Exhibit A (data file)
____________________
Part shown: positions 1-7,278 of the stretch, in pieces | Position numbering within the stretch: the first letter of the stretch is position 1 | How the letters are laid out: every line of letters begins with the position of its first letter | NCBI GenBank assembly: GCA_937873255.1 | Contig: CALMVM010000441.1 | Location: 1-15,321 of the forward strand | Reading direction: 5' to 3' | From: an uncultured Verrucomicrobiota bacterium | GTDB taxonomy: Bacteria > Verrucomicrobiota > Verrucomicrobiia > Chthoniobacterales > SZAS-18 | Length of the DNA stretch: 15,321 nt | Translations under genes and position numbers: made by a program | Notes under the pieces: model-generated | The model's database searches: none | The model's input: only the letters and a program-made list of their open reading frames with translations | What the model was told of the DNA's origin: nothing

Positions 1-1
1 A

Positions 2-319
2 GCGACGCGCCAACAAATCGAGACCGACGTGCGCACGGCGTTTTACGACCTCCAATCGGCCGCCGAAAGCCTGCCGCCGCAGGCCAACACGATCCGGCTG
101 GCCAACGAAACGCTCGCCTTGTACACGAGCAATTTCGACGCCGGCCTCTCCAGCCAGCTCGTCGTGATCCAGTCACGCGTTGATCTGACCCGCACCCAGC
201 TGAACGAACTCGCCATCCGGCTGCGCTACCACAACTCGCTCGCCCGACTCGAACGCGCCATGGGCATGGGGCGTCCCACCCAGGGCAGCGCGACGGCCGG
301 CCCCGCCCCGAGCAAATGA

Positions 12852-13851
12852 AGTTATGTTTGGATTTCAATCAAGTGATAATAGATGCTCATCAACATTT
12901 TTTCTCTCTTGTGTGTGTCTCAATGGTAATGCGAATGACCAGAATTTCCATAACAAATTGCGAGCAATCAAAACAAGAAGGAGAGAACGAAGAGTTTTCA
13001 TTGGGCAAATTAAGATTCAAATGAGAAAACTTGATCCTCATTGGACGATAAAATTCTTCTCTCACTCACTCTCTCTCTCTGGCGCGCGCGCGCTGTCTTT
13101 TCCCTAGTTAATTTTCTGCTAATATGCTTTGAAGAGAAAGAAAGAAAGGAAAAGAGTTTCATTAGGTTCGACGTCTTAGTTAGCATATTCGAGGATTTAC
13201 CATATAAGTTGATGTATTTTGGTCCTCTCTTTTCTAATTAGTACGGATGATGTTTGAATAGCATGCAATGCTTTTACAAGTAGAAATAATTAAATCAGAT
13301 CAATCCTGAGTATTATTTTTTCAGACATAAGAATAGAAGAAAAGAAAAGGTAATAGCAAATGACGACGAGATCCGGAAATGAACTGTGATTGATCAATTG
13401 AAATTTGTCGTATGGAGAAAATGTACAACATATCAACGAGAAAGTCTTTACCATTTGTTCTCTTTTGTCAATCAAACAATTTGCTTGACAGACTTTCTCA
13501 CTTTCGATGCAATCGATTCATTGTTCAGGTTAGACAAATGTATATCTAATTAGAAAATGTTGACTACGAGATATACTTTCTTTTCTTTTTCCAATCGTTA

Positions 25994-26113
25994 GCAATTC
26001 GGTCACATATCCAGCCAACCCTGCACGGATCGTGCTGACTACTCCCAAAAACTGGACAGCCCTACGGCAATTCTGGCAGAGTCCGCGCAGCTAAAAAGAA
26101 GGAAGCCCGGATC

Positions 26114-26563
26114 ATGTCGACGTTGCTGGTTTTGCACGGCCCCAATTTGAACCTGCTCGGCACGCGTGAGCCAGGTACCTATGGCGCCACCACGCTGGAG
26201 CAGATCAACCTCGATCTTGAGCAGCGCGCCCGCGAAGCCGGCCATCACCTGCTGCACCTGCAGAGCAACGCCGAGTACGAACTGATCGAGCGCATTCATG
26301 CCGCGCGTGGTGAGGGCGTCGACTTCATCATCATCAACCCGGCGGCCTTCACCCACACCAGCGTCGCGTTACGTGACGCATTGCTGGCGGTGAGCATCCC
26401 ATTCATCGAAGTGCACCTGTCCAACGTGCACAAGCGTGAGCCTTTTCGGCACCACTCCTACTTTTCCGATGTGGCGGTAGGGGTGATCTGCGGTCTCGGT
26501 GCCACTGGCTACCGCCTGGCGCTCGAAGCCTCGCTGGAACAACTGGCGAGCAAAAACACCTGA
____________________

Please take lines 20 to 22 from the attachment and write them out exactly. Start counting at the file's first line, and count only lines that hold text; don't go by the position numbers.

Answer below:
26001 GGTCACATATCCAGCCAACCCTGCACGGATCGTGCTGACTACTCCCAAAAACTGGACAGCCCTACGGCAATTCTGGCAGAGTCCGCGCAGCTAAAAAGAA
26101 GGAAGCCCGGATC

Positions 26114-26563